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The Unofficial Guide To Vintage Transformers Book Review

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“The Unofficial Guide To Vintage Transformers” is a nice trip down memory lane.

When it comes to toy lines of any era, “Transformers” is still one of the most iconic. Not only did it offer up something that most other toys did not with the fact that it could be two toys in one, but it was also an appealing sci-fi franchise with giant robots (who doesn’t like that?). To this day, the brand continues to endure with new toy lines, animated series and, of course, feature films and it’s not hard to see why. With all of that said, this book isn’t about the present and future, it’s about the past. More specifically, it’s about the 1980’s through 1990’s toy lines.

After acknowledgments and a small intro about “Transformers” and this updated edition, author J.E. Alvarez does a year by year breakdown of TF toy lines starting with its birth in the US in 1984 with the Generation 1 (AKA G1) line. Each year features a written piece, a checklist of figures releases, photos of boxes and loosed figures, as well as written blurbs accompanying the pictures that contain character identifications and factoids. From there on out, readers can pour over hundreds (if not a thousand plus) of images of everything from G1, G2, Beast Wars and Machine Wars figures as well as forgotten and little known lines like Transformers Pretenders, Action Masters and Transformers Go-Bots that I didn’t even know existed. Naturally, all of the favorite characters from Optimus Prime to Starscream are featured throughout in various forms. The book concludes with photographs of other merchandise such as collector cases, cereal, puzzles, party supplies, bed sheets (which I had as a kid), soundtracks, comics and more.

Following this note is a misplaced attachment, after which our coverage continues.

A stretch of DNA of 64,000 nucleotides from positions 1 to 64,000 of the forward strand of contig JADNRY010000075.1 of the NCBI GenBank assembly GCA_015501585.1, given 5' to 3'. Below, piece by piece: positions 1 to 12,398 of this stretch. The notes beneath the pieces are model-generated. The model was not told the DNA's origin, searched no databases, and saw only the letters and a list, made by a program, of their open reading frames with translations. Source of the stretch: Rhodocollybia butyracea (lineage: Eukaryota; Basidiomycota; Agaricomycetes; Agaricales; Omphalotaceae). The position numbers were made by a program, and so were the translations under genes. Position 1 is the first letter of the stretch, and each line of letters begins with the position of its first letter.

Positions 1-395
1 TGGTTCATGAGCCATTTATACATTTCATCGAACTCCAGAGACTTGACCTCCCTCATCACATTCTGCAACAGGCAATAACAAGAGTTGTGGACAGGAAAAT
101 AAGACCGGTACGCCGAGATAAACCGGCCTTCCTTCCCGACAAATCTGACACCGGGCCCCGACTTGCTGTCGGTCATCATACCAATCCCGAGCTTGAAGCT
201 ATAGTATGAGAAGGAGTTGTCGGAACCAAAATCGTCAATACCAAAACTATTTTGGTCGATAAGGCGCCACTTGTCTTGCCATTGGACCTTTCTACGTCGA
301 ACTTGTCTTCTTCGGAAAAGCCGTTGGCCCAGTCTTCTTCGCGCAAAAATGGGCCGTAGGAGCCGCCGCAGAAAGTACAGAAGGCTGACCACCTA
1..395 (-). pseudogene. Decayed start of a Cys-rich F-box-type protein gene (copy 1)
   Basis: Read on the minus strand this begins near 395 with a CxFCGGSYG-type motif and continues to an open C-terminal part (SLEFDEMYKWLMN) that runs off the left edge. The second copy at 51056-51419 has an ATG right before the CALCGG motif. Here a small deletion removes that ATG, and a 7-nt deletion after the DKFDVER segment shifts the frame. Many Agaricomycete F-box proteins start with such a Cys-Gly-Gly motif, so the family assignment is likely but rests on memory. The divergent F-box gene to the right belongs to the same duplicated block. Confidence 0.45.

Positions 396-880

Whether you’re a casual or hardcore “Transformers” fan, this nostalgic book has something for everyone. Not only does it provide interesting history about the toy line (such as how it was originally based on the Japanese toy lines Diaclone and Micro Change), but it also shows how the brand evolved over the years in terms of style, packaging, character changes, etc. On top of that, you just get to see so many rare images of toy releases from other countries as well as rare promo items (like the Jazz figure in the short-lived Cracker Jacks Cereal). To me, that was the most enjoyable aspect of the book.

If I had to knock the book at all, I would say that the picture quality isn’t the greatest. It doesn’t exactly look professional most of the time and many of the pictures look rather dark. Still, it’s a minor quibble given how much content the book provides.

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January 6, 2018 - Posted by | Book review | , , , , , ,

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